Glass Half Full
The latest issue of the Civil Quarterly (CQ) from Dodge Data & Analytics reveals a dramatic increase in supply-chain challenges faced by civil contractors. However, contractors remain optimistic about the state of their industry in the near future despite adversity.
The report, based on a quarterly survey of civil contractors, engineers, and owners, shows that the vast majority of civil contractors (92%) have had projects impacted by fluctuations in the cost of construction materials in 2021. The latest report also found that 89% expressed concerns about cost increases for materials over the next six months, including prices for steel, piping, paving materials, lumber, and aggregates.
Despite these concerns, more than half (53%) expect to see increases in revenue, and nearly two-thirds (63%) expect to see their profit margins hold steady or grow in the next year. This is likely due to the fact that nearly three-quarters (71%) are highly optimistic about the volume of work they expect in the next year.
The report also features new data from the survey about cybersecurity and reality capture.
The current TCQ finds that civil construction project owners are more likely to consider a cyberattack possible or likely than civil contractors or engineers. Among civil contractors, only large firms frequently consider the risk of cyberattacks a likely possibility. In fact, nearly half (43%) of small contractors with revenues under $10 million believe such an attack is unlikely to hit their firms.
Not surprisingly, there is also a direct correlation between those who consider an attack more likely and the degree to which they are prepared for such an attack. For example, owners and large companies are far more likely to have documented cybersecurity policies, engage in cybersecurity training, and employ numerous other means of protecting themselves against cyberattacks, including having a mobile device plan, protecting IoT devices, or creating an incident-response playbook.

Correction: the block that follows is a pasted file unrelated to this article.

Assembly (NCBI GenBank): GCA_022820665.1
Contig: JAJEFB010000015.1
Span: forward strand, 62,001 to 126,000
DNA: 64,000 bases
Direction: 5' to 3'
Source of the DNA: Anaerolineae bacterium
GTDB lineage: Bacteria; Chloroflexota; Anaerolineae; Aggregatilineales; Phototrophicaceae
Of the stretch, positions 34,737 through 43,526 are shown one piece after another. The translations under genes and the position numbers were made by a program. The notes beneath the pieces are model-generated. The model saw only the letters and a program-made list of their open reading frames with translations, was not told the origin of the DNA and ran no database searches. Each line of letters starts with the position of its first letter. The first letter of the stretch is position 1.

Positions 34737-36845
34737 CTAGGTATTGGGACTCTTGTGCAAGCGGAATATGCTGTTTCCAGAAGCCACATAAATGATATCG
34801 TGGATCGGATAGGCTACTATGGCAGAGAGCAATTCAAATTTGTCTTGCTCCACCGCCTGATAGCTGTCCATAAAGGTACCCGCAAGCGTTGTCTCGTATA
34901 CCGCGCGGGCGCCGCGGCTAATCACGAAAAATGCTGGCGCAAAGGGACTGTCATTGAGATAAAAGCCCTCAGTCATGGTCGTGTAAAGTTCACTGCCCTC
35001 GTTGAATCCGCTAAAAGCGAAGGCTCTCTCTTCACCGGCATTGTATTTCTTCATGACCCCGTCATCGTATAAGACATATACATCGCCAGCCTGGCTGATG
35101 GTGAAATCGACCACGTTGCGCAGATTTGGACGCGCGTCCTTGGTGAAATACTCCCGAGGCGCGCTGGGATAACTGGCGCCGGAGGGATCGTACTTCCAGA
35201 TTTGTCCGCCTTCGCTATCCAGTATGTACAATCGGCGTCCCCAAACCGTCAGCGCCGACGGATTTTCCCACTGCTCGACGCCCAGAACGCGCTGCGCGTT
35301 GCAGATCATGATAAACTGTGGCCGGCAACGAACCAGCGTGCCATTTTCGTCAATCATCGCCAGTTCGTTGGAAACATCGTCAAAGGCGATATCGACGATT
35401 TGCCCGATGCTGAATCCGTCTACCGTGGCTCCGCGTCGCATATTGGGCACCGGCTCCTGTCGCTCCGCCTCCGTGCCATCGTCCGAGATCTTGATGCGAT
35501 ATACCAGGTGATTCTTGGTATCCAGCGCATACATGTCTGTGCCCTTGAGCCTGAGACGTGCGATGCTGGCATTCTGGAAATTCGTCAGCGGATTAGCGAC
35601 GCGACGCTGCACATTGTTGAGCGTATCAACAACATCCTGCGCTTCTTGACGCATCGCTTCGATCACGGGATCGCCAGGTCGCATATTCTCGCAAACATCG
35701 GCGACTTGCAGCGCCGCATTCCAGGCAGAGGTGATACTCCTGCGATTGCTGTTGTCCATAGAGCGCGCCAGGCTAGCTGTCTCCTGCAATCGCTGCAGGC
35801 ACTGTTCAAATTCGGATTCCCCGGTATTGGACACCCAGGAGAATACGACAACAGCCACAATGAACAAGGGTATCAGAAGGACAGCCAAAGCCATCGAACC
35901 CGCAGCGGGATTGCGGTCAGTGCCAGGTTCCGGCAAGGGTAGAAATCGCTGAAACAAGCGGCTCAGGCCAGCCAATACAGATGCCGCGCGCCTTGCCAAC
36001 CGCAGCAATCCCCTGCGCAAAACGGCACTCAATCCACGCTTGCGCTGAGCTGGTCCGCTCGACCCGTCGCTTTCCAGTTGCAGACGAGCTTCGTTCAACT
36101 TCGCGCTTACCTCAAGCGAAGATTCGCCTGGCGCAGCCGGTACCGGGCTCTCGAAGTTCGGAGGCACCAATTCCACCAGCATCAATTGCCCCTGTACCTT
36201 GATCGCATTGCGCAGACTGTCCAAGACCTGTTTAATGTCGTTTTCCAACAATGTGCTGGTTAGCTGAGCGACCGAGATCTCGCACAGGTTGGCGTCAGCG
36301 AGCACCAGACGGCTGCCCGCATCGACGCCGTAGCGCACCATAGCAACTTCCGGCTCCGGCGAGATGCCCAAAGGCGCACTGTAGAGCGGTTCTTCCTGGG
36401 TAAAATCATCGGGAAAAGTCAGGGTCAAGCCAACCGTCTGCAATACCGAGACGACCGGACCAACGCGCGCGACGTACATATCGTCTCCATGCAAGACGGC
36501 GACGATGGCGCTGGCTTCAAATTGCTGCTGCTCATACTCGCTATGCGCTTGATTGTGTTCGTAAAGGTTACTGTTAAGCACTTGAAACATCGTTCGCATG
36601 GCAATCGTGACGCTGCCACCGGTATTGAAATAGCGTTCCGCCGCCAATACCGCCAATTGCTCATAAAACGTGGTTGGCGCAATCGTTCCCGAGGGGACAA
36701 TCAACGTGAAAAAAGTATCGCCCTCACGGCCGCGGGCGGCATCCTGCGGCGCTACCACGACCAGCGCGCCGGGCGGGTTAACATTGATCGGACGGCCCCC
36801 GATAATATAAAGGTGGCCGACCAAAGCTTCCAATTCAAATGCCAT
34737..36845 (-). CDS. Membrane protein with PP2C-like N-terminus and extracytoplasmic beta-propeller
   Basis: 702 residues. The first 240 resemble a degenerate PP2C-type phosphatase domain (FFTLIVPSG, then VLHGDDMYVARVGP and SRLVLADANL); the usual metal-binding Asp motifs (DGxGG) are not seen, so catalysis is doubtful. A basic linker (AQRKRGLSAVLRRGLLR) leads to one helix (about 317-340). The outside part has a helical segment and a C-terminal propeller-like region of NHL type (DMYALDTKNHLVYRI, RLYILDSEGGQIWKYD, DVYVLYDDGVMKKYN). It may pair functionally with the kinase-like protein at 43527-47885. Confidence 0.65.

With the overall increase in cybersecurity attacks, the leading obstacle among contractors to widen investment in cybersecurity is that they do not think the level of risk for their companies warrants further investment.
On the topic of reality capture, the findings reveal there are a wide range of reality-capture tools employed on civil job sites. Use of drones, aerial mapping, and digital cameras are widespread, but a range of other tools are also emerging in use, including project-site webcams, laser scanners, and GPS rovers, among others.
Civil contractors who use these reality-capture tools are finding wide applications for the data they gather from them, with earthwork calculations, quality-control verification, and progress documentation being the most common. Not surprisingly, these numerous applications lead to some critical project benefits, with more than half of those who use these reality-capture tools reporting improved ability to track work progress, improved ability to manage schedules and budget, and improved quality on their projects.